1. Look at the Government’s excellent Cyber Essentials resources. Cyber Essentials lists best practices, processes and procedures for businesses. Study them and ensure they’re happening in your firm.
  2. Organise a pen (‘penetration’) test – a simulated cyber attack conducted by a third-party provider. Pen tests assess how vulnerable your business systems are to attack and which, if any, of your defences can be breached.
  3. Stay on top of GDPR. Are third-party contractors being risk-assessed? Is customer data handled and transferred securely?
  4. Where are passwords being held and is there 2-factor authentication in place?

Cybersecurity isn’t a set-and-forget activity. It needs constant maintenance, and at least 2 hours of management, plus time spent implementing changes (which may not be done by directors themselves).

  1.  Cybersecurity governance by board members

The board’s role in cybersecurity is similar to the board’s role in every aspect of the company: to offer scrutiny and due diligence. Cybersecurity is no longer the concern of just the IT department or directors. It’s everyone’s business — including the board’s.

To be effective in this role, boards must learn a new vocabulary and ask the right questions. This requires training. If corporate boards are not sufficiently prepared to deal with cybersecurity, it will be impossible for them to judge the effectiveness of current and proposed cybersecurity strategies.

The processes of good cybersecurity governance

Processes are important because they set out best practice for the entire business and make it easier for everyone to follow it. The question then, is what processes need to be put in place for cybersecurity governance purposes?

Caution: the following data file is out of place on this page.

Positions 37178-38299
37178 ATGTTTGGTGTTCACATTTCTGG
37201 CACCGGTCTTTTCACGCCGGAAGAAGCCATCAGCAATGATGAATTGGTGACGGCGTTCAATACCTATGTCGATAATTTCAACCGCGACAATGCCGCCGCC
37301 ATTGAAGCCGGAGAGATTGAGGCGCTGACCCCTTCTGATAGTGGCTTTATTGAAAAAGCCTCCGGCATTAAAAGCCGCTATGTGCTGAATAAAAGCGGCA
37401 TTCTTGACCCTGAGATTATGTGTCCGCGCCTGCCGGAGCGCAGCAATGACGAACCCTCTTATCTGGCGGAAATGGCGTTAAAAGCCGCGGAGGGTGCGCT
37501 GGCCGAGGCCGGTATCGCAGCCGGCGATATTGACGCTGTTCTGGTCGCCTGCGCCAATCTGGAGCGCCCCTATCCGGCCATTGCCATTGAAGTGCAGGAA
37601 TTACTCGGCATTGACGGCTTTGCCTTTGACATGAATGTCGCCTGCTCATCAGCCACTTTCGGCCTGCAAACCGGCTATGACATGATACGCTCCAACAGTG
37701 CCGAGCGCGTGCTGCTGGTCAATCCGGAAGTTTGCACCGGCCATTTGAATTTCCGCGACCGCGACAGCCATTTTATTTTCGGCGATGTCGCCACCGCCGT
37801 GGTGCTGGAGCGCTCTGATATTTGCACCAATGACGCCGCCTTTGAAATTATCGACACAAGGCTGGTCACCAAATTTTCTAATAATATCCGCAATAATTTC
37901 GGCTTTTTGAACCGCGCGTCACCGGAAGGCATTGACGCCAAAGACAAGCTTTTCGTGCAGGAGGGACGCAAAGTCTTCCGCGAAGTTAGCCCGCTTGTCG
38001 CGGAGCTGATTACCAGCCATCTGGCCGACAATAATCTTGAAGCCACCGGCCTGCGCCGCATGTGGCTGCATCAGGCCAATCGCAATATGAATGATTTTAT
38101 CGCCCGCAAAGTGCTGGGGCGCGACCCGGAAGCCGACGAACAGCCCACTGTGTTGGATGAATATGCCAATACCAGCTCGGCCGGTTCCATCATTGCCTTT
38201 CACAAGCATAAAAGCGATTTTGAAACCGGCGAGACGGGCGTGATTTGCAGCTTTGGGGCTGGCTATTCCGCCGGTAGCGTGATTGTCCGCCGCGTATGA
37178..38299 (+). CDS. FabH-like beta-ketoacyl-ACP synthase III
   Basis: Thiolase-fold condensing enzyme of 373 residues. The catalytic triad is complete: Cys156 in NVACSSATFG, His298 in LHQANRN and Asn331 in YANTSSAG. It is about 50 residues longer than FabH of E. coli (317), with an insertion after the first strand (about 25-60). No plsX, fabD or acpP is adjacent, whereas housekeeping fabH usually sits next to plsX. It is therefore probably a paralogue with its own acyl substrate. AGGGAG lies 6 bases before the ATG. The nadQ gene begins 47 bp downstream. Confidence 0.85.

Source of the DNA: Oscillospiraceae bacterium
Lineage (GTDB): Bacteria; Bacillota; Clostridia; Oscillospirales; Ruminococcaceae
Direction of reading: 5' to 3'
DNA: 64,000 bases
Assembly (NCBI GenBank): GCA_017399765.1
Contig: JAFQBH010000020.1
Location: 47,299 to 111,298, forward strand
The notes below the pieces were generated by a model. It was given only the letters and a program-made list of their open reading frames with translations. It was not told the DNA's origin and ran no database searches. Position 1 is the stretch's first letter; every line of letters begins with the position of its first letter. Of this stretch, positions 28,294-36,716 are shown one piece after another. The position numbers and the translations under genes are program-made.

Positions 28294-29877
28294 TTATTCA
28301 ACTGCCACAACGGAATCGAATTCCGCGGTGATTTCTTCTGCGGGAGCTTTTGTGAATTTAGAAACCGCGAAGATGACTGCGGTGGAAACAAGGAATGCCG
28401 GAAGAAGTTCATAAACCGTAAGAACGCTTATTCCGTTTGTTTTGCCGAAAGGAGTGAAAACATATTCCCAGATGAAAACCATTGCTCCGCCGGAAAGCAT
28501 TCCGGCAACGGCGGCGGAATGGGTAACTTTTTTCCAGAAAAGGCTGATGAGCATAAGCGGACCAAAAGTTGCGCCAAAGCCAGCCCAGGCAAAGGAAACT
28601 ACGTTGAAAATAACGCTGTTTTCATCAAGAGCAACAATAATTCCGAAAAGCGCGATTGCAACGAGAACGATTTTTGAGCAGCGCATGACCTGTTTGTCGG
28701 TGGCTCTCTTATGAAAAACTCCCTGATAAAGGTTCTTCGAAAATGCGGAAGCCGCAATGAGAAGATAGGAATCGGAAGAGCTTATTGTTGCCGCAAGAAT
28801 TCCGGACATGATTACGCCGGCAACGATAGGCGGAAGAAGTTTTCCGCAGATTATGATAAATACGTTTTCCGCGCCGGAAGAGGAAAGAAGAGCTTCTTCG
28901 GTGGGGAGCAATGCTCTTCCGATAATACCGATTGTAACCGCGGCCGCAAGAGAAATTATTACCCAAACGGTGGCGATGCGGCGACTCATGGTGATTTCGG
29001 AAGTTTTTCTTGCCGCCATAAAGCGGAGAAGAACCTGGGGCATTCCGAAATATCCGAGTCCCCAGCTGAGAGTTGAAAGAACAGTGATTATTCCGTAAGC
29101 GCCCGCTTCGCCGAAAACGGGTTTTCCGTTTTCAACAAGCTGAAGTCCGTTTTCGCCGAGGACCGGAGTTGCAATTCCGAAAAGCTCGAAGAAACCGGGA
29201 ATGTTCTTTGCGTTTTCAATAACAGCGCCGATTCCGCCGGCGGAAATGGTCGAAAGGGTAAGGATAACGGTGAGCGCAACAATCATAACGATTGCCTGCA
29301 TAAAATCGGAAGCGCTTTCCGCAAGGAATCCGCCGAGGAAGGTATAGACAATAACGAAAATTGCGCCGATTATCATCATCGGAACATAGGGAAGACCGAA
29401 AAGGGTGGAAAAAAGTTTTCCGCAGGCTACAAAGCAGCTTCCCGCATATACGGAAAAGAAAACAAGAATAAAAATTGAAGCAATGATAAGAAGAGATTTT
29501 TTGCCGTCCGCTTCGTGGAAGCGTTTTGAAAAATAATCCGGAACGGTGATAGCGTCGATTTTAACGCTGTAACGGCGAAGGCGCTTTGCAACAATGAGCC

An excellent place to start is what’s already been mapped out in FCA and GDPR compliance. These guidelines and laws provide a bare minimum target.

Over and above what’s required by law, there are plenty of steps to follow. As mentioned earlier, the government-backed Cyber Essentials scheme offers practical guidance that’s easy to follow, as well as an excellent questionnaire for determining your cybersecurity readiness.

ISO/IEC 27001:2005 is another good framework for bringing information security under management control. There are specific steps to follow and the standard takes a lot of guesswork out of the procedure.

Your business also needs to be clear on what to do in the event of a breach. If you’ve been breached, for example, or if an employee sent secure details to the wrong email, you’ve got 72 hours to report the incident to the ICO.

But reacting to breaches shouldn’t only be reactive. If someone’s in your system right now, your business must have an emergency response plan. A tool like ThreatAware can tell you when that happens, so that you can take action immediately – not after the fact.

The role of technology

Implementing cybersecurity software is the fastest way to improve your defences. Here’s where to start:

Good governance, from the top down

Good cybersecurity governance requires strong leadership. It’s not only a concern for the IT department; it is everyone’s business.

Every employee is a potential weakness. One mistake is all it takes for a damaging breach to take place. Consider the JPMorgan hack of 2014, caused by a single employee’s details being stolen. One slip led to the data of 86 million accounts being compromised.

Hackers and criminals are constantly on the hunt. And staying safe requires constant vigilance and a company-wide culture of security. That means the right training, people and technology.

Your business depends on it.

Having the right tech is central to cybersecurity governance. Find out how ThreatAware can help manage, monitor and communicate your cybersecurity processes by accessing our demo site or signing up for a free trial.